Upjohn Institute working paper ; 15-218
We consider nonparametric identification and estimation in a nonseparable model where a continuous regressor of interest is a known, deterministic, but kinked function of an observed assignment variable. This design arises in many institutional settings where a policy variable (such as weekly unemployment benefits) is determined by an observed but potentially endogenous assignment variable (like previous earnings). We provide new results on identification and estimation for these settings, and apply our results to obtain estimates of the elasticity of joblessness with respect to UI benefit rates. We characterize a broad class of models in which a sharp “Regression Kink Design” (RKD, or RK Design) identifies a readily interpretable treatment-on-the-treated parameter (Florens et al. (2008)). We also introduce a “fuzzy regression kink design” generalization that allows for omitted variables in the assignment rule, noncompliance, and certain types of measurement errors in the observed values of the assignment variable and the policy variable. Our identifying assumptions give rise to testable restrictions on the distributions of the assignment variable and predetermined covariates around the kink point, similar to the restrictions delivered by Lee (2008) for the regression discontinuity design. We then use a fuzzy RKD approach to study the effect of unemployment insurance benefits on the duration of joblessness in Austria, where the benefit schedule has kinks at the minimum and maximum benefit level. Our preferred estimates suggest that changes in UI benefit generosity exert a relatively large effect on the duration of joblessness of both low-wage and high-wage UI recipients in Austria.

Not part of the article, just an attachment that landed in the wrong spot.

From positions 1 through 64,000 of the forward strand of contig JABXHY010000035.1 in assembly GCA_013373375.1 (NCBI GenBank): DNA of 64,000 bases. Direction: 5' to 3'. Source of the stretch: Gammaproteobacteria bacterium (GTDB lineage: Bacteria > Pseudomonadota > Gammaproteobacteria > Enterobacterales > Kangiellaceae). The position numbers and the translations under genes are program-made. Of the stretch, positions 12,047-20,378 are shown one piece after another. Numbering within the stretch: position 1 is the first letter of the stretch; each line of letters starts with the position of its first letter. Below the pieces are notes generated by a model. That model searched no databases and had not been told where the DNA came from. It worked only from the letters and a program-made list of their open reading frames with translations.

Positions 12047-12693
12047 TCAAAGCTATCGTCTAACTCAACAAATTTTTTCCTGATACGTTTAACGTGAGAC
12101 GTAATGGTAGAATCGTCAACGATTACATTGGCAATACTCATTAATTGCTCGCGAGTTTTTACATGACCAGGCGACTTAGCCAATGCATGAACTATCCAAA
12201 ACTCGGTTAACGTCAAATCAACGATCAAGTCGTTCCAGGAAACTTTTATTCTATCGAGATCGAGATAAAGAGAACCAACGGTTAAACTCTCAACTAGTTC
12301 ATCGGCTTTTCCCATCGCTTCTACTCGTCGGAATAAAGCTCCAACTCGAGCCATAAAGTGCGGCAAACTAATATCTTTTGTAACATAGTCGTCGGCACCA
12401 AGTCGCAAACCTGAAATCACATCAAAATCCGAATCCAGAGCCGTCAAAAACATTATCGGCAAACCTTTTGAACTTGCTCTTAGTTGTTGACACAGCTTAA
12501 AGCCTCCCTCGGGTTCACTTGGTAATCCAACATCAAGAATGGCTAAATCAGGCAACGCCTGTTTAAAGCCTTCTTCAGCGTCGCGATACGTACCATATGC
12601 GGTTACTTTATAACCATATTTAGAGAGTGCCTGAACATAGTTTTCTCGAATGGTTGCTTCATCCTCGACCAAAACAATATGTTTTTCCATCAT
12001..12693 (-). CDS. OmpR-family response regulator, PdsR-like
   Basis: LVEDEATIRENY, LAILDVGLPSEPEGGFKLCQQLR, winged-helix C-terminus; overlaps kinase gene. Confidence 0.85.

January 16, 2015
UNEMPLOYMENT, DISABILITY, and INCOME SUPPORT PROGRAMS; Unemployment insurance; Benefits and duration
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Card, David, David S. Lee, Zhuan Pei, Andrea Weber. 2015. "Inference on Causal Effects in a Generalized Regression Kink Design." Upjohn Institute Working Paper 15-218. Kalamazoo, MI: W.E. Upjohn Institute for Employment Research. https://doi.org/10.17848/wp15-218